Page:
Awards and Service
Ray and Pat Brown Award for Best Reference work for
Bordertown, Popular Culture
Association/American Culture Association, 2008
Ralph Hidy Award Forest History Society for best article in Environmental History, 2001
Prize for best dissertation in western history Yale,
“Escaping the Dark, Gray
City:” How Conservation Re-made City, Suburb, and
Countryside in the Progressive Era (under
contract, Yale University Press)
Bordertown: The Odyssey of an
American Place. With photographs by Jeffrey
Gusky. (Yale University Press, 2008)
Revolution in Texas: How a
Forgotten Rebellion and Its Bloody Suppression
Turned Mexicans into Americans. (Yale
University Press, 2003)
Major Problems in North
American Borderlands History (Houghton Mifflin,
under contract, 2011 publication expected)
Bridging National Borders in
North America. Co-edited with Andrew Graybill.
(Duke University Press, forthcoming 2010)
Making of the American West:
People and Perspectives (ABC-CLIO, 2007)
Journal Articles and Review
“Problems and Prospects in North
American Borderlands History,” History Compass
“Engendering Nation and Race in
the Borderlands,” Latin American Research Review
37:1 (2002): 259-271
“The Dark Side of American
Environmentalism.” Reviews in American History
(June 2001): 215-221
“Subsistence, Class, and
Conservation at the Birth of Superior National
Forest.” Environmental History 4:1 (January
1999). Republished in Louis Warren, ed.,
American Environmental History (Blackwell,
Chapters in Anthologies and
Co-author (with Andrew Graybill),
“Borders and Their Historians in North America,” in
Graybill and Johnson, eds., Bridging National
Borders in North America (Duke University Press,
“Conservation Reconsidered,” in
William Deverell and David Igler, eds., Blackwell
Companion to California History (Blackwell,
“Wilderness Parks and Their
Discontents,” in Michael Lewis, ed., American
Wilderness (Oxford University Press, 2007)
Professor Benjamin Johnson offers new perspectives on the emergence of the United States as a
diverse industrial power a century ago. His research examines familiar aspects of this history, such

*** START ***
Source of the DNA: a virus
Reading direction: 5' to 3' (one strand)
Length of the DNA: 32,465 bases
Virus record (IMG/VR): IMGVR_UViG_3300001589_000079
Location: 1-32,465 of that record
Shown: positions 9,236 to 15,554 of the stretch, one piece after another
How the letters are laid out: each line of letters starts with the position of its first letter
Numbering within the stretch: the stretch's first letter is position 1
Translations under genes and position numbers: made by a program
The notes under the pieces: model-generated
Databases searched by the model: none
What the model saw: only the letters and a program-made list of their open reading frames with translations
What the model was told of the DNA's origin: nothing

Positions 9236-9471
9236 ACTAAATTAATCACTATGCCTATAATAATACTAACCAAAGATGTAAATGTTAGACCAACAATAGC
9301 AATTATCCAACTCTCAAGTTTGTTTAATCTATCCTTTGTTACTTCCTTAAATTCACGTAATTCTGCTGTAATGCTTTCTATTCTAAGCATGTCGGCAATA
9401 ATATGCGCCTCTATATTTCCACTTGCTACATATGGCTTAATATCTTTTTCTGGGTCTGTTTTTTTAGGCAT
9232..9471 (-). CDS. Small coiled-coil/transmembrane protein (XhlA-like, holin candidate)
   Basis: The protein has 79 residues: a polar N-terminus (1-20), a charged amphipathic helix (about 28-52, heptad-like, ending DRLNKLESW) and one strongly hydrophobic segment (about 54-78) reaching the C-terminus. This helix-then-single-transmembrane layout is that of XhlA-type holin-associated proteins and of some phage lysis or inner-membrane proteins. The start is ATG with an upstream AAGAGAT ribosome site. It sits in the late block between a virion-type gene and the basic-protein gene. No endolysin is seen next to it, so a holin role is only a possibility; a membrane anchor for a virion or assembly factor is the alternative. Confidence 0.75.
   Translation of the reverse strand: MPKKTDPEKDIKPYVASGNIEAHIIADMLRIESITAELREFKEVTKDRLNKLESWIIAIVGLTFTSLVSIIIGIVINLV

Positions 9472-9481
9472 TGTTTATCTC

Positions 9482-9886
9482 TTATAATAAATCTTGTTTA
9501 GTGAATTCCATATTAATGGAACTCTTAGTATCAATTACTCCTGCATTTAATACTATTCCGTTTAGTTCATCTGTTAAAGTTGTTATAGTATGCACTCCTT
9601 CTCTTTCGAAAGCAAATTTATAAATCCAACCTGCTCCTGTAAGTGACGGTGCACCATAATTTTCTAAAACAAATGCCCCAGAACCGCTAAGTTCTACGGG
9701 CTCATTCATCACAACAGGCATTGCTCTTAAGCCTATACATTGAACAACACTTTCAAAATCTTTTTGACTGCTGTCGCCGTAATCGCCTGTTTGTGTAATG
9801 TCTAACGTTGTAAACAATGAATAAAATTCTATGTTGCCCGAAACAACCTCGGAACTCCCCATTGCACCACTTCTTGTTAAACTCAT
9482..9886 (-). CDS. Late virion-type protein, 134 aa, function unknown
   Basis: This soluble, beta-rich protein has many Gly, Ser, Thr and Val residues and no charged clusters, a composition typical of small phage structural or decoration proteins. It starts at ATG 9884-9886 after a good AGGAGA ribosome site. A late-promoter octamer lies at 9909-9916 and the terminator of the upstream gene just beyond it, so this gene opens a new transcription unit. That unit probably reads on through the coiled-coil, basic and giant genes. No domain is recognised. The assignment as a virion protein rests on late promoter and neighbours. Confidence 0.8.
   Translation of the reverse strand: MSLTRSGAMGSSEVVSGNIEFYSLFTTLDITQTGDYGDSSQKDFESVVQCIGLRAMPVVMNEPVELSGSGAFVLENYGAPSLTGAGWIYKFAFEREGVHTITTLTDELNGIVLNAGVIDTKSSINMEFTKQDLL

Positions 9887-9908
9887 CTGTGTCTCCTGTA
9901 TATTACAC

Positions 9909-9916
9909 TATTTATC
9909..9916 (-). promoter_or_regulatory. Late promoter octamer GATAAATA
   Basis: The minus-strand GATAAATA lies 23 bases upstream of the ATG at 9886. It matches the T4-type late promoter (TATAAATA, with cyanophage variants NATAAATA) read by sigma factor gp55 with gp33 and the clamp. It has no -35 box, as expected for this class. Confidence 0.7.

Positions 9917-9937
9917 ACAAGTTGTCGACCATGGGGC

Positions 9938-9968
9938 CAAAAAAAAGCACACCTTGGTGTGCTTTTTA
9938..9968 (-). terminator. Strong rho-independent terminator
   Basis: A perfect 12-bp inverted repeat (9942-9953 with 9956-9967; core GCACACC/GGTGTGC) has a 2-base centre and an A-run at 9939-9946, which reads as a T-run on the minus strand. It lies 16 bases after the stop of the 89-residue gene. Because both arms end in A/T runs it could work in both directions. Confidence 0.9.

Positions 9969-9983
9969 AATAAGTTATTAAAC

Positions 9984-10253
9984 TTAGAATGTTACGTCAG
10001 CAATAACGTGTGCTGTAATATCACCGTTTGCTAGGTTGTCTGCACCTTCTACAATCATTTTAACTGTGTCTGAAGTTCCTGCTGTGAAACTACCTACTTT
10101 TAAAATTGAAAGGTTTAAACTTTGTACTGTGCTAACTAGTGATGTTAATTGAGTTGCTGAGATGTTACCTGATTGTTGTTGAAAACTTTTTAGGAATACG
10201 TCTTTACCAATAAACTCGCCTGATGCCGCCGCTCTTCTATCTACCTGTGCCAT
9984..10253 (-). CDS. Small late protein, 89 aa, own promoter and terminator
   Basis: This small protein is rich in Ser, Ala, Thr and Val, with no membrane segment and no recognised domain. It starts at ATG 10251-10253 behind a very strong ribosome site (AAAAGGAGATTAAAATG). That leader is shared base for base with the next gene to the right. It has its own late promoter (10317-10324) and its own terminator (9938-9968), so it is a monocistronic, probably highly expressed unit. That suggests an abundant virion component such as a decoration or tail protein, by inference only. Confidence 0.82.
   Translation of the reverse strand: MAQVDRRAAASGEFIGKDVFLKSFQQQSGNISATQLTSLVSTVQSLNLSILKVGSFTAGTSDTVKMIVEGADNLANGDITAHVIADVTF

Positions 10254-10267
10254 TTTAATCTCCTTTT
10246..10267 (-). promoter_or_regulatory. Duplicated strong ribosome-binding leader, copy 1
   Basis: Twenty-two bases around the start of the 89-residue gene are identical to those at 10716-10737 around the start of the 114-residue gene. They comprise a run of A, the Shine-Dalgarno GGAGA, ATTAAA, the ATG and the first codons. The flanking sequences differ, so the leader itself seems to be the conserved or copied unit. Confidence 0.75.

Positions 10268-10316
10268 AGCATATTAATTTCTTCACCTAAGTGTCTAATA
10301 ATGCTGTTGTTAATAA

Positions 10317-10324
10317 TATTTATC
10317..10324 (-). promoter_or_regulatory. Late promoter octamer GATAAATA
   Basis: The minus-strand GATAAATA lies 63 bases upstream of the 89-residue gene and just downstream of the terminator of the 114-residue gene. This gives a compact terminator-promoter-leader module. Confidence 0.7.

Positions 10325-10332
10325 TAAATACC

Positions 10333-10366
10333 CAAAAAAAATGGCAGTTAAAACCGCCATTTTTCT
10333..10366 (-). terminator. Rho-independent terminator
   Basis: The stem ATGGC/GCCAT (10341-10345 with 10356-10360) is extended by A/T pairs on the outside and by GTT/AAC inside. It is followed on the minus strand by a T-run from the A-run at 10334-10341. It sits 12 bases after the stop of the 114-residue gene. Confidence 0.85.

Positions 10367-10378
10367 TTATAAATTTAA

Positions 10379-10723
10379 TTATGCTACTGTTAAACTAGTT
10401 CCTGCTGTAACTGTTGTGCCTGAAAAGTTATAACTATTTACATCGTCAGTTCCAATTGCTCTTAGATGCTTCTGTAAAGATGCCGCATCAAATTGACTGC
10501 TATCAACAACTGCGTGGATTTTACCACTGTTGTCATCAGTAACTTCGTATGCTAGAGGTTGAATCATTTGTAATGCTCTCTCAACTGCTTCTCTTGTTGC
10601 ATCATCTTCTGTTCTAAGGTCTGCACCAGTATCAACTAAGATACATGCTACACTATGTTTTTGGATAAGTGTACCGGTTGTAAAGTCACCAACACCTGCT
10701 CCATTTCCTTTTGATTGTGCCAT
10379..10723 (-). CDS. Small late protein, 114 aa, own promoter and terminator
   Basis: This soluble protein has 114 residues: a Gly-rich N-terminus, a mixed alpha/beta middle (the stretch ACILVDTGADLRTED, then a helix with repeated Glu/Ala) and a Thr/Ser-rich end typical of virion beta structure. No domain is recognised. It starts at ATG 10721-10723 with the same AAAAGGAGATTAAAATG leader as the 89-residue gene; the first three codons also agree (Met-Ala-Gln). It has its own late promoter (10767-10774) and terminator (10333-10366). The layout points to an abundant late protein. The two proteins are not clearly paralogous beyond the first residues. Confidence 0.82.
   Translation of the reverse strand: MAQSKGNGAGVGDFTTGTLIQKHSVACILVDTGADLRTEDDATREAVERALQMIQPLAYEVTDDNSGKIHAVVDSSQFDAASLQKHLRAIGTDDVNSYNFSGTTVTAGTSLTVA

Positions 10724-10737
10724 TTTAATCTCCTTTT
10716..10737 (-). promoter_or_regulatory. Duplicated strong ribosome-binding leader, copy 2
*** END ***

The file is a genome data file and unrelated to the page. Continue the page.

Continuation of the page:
as the rise of racial segregation and Progressive politics, from the standpoint of the newer fields of
borderlands and environmental history.
The central question in Johnson’s Revolution in Texas is how and why people of Mexican descent first came to think of themselves as U. S. citizens. He describes the 1915-16 Plan de San Diego, a series of ethnic Mexican raids on ranches, irrigation works, and railroads that quickly developed into a full-blown regional rebellion.
Vigilantes and Texas Rangers led a far bloodier counter-insurgency that included the indiscriminate harassment of ethnic Mexicans, the forcible relocation of rural residents, and mass executions that cost as many as several thousand lives.
Convinced of the futility of using violence to protect themselves from racial discrimination and economic oppression, many ethnic Mexicans sought constitutional rights and protection as American citizens. By turning his attention to the pioneers of the Mexican-American civil rights movement in Texas, Johnson asks how they were able to negotiate contrasting loyalties, both as proud heirs of Latin American culture and as deeply loyal Americans who held high expectations of what citizenship might mean for their people.
These sorts of border stories are central to the kind of nation that the United States is in the process of becoming. Once a tiny minority confined to the southwest, Americans of Latino descent will in fifty years make up a quarter of the national population.
Johnson also writes environmental history. His current research on early twentieth century conservation shows that it was a broad and ambitious
social movement that sought to restore Americans to direct access to nature in a range of landscapes, from dense industrial cities to leafy suburbs and remote wilderness.
This movement embodied both the lofty promises of democracy and the dark possibility of social control that lay at the heart of Progressivism. While some heralded conservation as a necessary corrective to environmental destruction, many rural Americans found that it forced them into greater reliance on large employers and the cash economy by depriving them of access to food and forage. Conservation thus left long legacies of anti-wilderness and anti-environmental sentiment across rural America.